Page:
Four of us went for a little hike around Secret, Ennis and Blackstone lakes east of Ely over the weekend. The peak of fall color is long gone. Aspen leaves dappled the trail. Spent maple leaves were caught in the boughs of balsam fir. Birch leaves lay curled and brown on the forest floor.
But the tamaracks still glowed their somber gold among the dark greens of spruce and balsam. Tamaracks have needles that are a light green during summer months. In the fall, they turn yellow-green, then a soft gold, before finally dropping.
Tamaracks seem to take a low-key approach to fall. They grow in low, damp country, and unlike maples that seem to call attention to their gaudy colors from the ridgetops, tamaracks are content to turn a more subtle “smoky gold.” Most of them are well past gold now and have turned a burnished copper. Soon, their branches will be bare and gnarly, awaiting winter’s snows.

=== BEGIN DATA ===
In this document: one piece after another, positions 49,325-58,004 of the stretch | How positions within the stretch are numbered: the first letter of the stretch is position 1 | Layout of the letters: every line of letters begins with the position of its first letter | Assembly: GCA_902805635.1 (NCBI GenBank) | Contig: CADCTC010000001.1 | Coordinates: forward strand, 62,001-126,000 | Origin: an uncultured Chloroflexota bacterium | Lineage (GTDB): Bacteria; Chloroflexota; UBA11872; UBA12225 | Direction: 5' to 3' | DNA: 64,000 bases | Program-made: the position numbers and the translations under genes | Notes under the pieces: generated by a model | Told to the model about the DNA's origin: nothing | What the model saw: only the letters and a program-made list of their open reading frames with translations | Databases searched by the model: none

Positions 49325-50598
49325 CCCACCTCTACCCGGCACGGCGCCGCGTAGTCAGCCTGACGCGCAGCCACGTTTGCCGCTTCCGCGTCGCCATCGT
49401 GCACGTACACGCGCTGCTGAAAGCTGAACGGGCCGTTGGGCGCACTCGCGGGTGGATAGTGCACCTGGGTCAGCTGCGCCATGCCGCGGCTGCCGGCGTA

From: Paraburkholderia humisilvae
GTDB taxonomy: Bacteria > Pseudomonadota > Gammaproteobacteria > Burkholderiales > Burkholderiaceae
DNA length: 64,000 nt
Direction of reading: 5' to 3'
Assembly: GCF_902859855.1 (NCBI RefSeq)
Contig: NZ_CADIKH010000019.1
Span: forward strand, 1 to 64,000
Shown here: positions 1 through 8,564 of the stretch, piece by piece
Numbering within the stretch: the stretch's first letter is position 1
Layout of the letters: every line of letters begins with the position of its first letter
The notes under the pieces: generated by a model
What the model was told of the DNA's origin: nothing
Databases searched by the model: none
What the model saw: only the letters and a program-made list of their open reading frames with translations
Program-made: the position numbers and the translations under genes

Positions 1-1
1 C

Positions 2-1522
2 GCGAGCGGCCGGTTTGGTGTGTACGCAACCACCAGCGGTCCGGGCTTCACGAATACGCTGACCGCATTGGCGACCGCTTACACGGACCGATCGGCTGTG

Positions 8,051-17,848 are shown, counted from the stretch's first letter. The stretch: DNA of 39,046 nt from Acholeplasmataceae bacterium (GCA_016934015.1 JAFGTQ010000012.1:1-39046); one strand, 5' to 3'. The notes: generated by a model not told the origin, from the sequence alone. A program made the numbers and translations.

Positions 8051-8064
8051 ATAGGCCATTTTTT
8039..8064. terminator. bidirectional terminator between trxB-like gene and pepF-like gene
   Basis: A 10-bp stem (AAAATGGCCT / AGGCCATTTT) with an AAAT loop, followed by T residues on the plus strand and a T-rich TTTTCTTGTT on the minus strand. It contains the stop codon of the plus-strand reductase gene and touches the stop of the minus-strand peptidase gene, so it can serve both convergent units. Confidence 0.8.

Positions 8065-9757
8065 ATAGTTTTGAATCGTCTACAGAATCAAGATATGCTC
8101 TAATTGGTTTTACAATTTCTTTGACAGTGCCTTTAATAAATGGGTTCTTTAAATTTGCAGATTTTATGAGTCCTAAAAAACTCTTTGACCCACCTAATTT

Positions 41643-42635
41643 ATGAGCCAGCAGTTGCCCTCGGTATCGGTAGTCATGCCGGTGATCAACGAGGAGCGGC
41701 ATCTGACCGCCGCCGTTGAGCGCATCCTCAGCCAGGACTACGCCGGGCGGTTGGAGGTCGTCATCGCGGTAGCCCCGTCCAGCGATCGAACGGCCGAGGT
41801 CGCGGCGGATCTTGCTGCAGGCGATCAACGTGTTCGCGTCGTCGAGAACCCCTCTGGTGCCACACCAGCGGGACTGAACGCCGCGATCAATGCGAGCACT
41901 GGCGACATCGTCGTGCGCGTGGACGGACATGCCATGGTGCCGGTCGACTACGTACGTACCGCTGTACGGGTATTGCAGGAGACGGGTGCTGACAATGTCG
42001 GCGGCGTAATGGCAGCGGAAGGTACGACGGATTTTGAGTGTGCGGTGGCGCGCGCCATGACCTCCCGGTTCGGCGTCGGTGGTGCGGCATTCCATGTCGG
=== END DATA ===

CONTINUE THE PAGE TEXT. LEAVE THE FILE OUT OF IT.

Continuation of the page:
Most of the tamaracks we saw on our hike were a tarnished gold, but the stand in the photo above was backlit for a bit by the midday sun, and it looked for a moment as if someone had plugged them in. They seemed to radiate light from within.
Not long after we saw the tamaracks, the trail took us above a small pond where a muskrat was chugging across from one side to the other, doing whatever muskrats do. Here’s a photo of the muskrat, leaving a gentle wake as he made his way across the lake.